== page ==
Dr Kobayashi said the response from countries has been "mixed" depending on how much they need the investment.
"Not being perceived as a 'threat' is something that the Chinese are very conscious about so they're really trying to package it that way, saying 'we're investing in infrastructure' giving you the financing and helping with construction. It's hard to say 'no' to that," she said.
Others have been less diplomatic. China expert Tom Miller told the BBC parts of it could be described as a "giant bribe" in which China promises investment in exchange for political concessions. He also raised the prospect of poor countries like Laos being stripped of their natural resources in exchange for $7 billion in railway investment, for example.
"How is Laos going to pay this back? In practice it's going to pay it back with natural resources," he said. "This railway could metaphorically become a conveyor belt for exporting valuable natural resources out of the country to China."
India has also raised fears China's military ports - dubbed a "string of pearls" - could "prove costly for India at the time of conflict with China".
China maintains that it is full of "peace loving people" and their growth is a "contribution to world peace and prosperity," a spokeswoman for the Chinese embassy said.
"With a population of more than 1.3 billion, China is still the biggest developing country in the world seeking to balance the level of development within the country."
WHAT ABOUT US?
What the project will mean for Australia remains to be seen, with local companies currently encouraged to explore how they might be able to get on board.
A working group between the two countries has been established, with expert Jean Dong saying in May that Aussie companies need to stop being a "bit arrogant and domestically focused" in order to get a piece of the "hot market" in China.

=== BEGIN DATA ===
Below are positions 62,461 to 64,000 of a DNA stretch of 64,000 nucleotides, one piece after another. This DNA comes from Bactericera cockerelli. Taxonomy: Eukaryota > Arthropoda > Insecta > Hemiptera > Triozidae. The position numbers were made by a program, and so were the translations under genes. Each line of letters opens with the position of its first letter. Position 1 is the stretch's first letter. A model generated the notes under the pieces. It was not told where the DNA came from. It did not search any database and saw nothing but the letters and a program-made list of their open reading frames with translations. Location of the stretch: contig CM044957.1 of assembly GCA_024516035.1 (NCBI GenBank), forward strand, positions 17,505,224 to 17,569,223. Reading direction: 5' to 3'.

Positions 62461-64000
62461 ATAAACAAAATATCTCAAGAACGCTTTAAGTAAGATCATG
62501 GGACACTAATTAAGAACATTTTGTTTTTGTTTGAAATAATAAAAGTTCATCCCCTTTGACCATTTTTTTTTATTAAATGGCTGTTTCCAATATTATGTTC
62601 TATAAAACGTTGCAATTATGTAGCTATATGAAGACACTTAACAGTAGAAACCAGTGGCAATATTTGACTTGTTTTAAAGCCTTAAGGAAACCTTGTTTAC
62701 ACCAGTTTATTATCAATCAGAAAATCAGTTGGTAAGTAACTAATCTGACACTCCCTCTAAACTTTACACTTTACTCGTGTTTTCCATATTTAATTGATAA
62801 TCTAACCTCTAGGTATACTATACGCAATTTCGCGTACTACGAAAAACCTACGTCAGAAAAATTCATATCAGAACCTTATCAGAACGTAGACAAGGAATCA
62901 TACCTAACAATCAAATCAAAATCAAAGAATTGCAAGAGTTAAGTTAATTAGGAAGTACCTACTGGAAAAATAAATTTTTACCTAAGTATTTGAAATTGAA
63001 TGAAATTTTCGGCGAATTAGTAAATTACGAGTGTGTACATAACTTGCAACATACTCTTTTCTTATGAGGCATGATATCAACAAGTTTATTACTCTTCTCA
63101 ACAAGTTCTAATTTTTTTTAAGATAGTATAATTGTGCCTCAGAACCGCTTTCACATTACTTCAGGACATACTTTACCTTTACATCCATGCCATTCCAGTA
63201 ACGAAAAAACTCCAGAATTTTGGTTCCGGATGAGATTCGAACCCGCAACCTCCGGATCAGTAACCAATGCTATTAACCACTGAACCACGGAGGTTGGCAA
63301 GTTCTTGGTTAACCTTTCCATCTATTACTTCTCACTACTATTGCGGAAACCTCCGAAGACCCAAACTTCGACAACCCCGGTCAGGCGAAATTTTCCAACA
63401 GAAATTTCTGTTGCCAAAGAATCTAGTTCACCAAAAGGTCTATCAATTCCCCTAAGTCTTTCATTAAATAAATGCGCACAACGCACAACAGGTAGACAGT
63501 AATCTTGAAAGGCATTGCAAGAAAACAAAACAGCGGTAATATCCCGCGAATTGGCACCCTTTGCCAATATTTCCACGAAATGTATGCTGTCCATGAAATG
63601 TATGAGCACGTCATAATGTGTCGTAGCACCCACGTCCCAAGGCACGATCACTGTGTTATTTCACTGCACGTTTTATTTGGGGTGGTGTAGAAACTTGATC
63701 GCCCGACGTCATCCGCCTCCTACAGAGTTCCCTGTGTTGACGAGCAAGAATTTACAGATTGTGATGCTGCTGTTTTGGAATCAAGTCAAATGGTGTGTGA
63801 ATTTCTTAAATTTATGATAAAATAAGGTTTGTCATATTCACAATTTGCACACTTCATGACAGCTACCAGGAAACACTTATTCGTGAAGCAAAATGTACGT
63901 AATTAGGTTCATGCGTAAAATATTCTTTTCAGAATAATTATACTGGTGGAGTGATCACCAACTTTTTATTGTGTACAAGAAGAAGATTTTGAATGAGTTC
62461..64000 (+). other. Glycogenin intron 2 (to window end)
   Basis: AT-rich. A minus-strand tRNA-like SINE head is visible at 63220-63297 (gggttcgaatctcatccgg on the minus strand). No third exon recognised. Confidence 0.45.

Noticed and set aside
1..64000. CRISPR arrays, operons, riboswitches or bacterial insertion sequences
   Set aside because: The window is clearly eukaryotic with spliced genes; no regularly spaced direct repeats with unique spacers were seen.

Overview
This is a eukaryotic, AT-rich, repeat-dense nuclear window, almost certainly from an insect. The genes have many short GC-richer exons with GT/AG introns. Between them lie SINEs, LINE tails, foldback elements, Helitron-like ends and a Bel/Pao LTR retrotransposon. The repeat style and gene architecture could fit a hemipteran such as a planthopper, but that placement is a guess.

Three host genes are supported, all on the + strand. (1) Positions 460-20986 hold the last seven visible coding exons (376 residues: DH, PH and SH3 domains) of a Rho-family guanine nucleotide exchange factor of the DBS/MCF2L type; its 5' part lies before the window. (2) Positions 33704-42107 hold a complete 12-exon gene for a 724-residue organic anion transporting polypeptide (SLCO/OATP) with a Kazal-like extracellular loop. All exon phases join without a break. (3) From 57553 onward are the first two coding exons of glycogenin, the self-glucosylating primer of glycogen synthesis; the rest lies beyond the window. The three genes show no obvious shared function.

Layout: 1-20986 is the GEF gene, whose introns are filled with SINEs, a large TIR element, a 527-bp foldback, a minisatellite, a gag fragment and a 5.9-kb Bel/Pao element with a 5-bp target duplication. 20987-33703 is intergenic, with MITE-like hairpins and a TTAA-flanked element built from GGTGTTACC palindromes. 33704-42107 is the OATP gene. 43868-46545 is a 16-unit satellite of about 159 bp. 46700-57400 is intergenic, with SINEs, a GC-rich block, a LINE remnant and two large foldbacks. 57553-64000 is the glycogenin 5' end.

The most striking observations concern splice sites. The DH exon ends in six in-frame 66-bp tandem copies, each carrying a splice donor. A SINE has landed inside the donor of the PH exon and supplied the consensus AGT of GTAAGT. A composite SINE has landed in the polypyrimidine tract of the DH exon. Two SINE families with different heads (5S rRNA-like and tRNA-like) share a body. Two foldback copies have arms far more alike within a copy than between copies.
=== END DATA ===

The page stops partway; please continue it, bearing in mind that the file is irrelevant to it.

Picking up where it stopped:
The Chinese embassy said Australia is an "important trade partner" and they want to deepen the relationship "based on mutual respect and mutual benefit."
"China and Australia should enhance mutual political trust, promote all-round practical cooperation for the welfare of the people of both countries."
The project is already being praised in Serbia where China has loaned the country $8 billion to build bridges, highways and roads to bring goods into Europe. Earlier this year, Hungarian Prime Minister Viktor Orban also said the "old model for globalisation has become obsolete" and the East was the new "engine room" for global growth.
Despite the enthusiasm, Dr Kobayashi said it's important to question how "realistic" and "economically viable" the plan is, given the potential for "sensationalist" figures.
"It's a good niche on financing in infrastructure they've focused on and they have presented this in a palatable manner. However in terms of the scale of the initiative there are doubts about how realistic it is,
"Also on the win-win the Chinese emphasise, there are doubts. Is it really win-win for trains to take manufactured products from China to Madrid and go back empty?"